My Mother! 95 Years Old today!
She was born in 1923, lived through the Great Depression, World War II, the Korean War, the Vietnam War, and “Make Love, Not War.”
She outlived her son David, her daughter Carole, her husband Lou, her brother Paul, and both her parents.
She soldiered on through my bratty elementary years, then my completely rampant teenage years. I was a precocious child, and a wild teenager (in my defense, I was a preacher’s kid – I HAD to be wild! It was prerogative!) Case in point. I must have been about four years old, and my mother sat a bowl of soup down in front of me, giving me the motherly warning, “be careful, it’s hot.” Me, being the spoiled, mouthy child I was, exclaimed haughtily, “it’s NOT hot!” Then, I proceeded to put a spoonful in my mouth and burn my tongue; to which I exclaimed, “it’s warm though!”
She rolled her eyes and yelled for a good while every time I brought some new animal home. Dogs, cats, horses, ferrets, gerbils, birds, frogs, snakes, newts, fish, mice, rabbits, rats, hamsters, guinea pigs, and more.
She should have headed the warning she received early on that her home would be a constant influx of beasts when at two years old I asked her for a pet bird and she slyly told me that if I can catch one I could keep it — never in a million years guessing that I would actually do so. But, one morning, in through the back door I toddled with a fledgling Robin that had just fallen out of its nest. Of course, she didn’t let me keep it – something about lice and other grotesque propositions – and my world crumbled because she had “lied to me.”
She drove me to and from my riding lessons, dusted me off when a horse would buck me off, or when I would face plant when being unbalanced in my 2-point position over a three-foot vertical or oxer.
She planned the most awesome birthday parties for me, made crafts with me, caught butterflies with me, signed me up for summer-long classes at the Dayton Museum of Natural History (now Boonshoft Museum of Discovery) (my most awesome summers EVER), and took me grocery shopping with her.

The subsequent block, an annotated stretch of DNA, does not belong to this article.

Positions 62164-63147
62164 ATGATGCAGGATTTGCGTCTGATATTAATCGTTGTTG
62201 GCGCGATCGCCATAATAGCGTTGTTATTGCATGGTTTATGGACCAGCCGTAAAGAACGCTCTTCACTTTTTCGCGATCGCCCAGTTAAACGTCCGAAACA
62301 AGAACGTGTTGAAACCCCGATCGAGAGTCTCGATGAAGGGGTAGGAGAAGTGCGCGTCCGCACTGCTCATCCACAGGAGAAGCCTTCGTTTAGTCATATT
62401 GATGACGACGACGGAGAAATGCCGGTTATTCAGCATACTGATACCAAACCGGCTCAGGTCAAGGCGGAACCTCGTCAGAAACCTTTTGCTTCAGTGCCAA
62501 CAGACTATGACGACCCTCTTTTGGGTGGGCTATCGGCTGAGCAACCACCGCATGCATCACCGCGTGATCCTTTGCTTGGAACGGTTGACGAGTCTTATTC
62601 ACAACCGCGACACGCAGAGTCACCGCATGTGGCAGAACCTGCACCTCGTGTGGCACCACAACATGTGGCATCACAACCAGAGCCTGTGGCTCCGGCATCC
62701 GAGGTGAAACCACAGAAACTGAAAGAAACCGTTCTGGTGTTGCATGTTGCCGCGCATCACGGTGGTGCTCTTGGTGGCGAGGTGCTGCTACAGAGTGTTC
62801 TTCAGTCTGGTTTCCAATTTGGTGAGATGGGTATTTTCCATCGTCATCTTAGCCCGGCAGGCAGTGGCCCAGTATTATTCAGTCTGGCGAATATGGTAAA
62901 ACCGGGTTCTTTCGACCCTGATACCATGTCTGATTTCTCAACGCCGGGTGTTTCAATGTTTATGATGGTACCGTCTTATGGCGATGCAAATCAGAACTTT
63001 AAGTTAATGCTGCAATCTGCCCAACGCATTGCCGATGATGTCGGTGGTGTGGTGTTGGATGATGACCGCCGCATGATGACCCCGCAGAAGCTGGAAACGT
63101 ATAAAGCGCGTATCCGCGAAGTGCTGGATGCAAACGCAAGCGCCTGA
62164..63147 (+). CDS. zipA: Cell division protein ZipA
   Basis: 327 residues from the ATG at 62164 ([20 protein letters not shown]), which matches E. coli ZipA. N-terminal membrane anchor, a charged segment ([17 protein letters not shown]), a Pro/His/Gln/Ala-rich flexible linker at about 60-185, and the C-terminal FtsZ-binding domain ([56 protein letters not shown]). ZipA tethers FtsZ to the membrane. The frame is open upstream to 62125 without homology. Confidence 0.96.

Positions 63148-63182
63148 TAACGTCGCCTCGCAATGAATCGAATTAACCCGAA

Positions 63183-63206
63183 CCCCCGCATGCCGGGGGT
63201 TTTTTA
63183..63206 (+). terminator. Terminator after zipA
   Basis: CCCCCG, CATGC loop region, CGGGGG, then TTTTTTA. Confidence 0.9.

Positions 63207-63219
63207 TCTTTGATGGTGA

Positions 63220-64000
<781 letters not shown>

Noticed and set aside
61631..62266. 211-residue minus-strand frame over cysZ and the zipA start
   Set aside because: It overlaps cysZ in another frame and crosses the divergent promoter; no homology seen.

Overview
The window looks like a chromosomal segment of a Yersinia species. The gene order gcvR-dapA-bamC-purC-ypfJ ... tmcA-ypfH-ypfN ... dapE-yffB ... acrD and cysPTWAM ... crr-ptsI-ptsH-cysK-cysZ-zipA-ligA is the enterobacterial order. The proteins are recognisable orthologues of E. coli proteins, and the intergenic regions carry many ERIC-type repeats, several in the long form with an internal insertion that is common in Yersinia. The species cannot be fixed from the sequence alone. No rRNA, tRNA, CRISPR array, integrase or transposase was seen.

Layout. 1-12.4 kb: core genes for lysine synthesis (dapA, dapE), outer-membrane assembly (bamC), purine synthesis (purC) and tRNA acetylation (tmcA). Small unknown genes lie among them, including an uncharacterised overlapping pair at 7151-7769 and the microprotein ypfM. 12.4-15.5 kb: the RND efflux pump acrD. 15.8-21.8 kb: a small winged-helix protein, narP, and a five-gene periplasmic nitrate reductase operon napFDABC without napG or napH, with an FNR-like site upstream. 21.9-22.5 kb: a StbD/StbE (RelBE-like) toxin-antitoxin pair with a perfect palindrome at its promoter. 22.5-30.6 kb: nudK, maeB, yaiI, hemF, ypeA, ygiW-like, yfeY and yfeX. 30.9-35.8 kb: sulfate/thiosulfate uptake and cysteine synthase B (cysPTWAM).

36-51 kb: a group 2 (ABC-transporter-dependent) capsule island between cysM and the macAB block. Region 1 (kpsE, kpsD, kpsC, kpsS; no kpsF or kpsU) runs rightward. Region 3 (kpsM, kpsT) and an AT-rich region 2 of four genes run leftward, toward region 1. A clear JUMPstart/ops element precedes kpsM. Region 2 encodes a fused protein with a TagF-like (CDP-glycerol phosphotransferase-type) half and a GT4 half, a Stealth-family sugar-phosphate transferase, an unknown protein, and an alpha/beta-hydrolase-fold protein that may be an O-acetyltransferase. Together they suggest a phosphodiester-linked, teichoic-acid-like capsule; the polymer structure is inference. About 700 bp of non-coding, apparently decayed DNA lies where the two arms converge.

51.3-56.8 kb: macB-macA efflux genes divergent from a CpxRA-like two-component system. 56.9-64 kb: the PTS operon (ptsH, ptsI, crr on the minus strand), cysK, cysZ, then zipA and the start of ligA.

She also yelled at me, reprimanded me, and grounded me when I needed it; and somehow managed to not choke me out in my sleep.
I’m fairly certain it is from her that I got my loud mouth. My father was the preacher at a small country church in the middle of nowhere – literally! Corn fields in front, bean fields behind, and vice versa for crop rotation purposes. We lived in the parsonage next to the church building. One of the Elders and his family lived on the other side of us. Small country homes and farm houses progressed sparsely up our street in a manner in which you could probably fit 2 or 3 more houses in between each.
One morning I apparently wasn’t feeding my rabbits fast enough for her and she was standing on the back porch just telling me about myself.
A few minutes later, I boarded the little country school bus, which then picked up David Gorman next door, before stopping three more houses down to pick up Mary Neatherton. Mary boarded the bus and we always sat together. This day, she boarded the bus just laughing her head off. I asked her what was so funny, and she said she and her mom were standing out in the yard waiting for the bus when her mother looked at her and said, “Is that the preacher’s wife down there cussing like a sailor?” It’s true. I’m still not sure to this day that my name isn’t really Dammit Anyhow Lowery.
Don’t get me wrong, though. She was an awesome Mom! She fed us, kept a clean house, took great care of me and dad, doted on me when I was sick, and loved to laugh. At everything. She’s hilarious and quick witted. She has the dry, sarcastic wit that I’m so famous for. Guess that’s where I get it from.
I can never in my 54 years remember that woman EVER being sick – like cold or flu sick. I remember her getting food poisoning once from a bad fast food breakfast burrito, but never random illness. I’m sure she did, but she would never let that stop her or let us know she didn’t feel well.
She had a hip replacement in her early 80s and a heart valve replaced in her late 80s, but that is all I can ever remember of her being down for any amount of time.
She is now in a wheelchair on the skilled nursing floor of the facility where she lives. She loves the place, but says she’s bored out of her mind. They take great care of her and I know she is safe and well looked after.
Her mind is hit or miss. Most days she’ll ask you the same question 5 times, and I just answer her every time like it’s the very first time she’s ever asked. She can, however, remember crap that happened 30 or 40 years ago with so much detail and clarity.
At 95, she’s still an awesome mom, even though it’s me taking care of her, and I love her more than anything.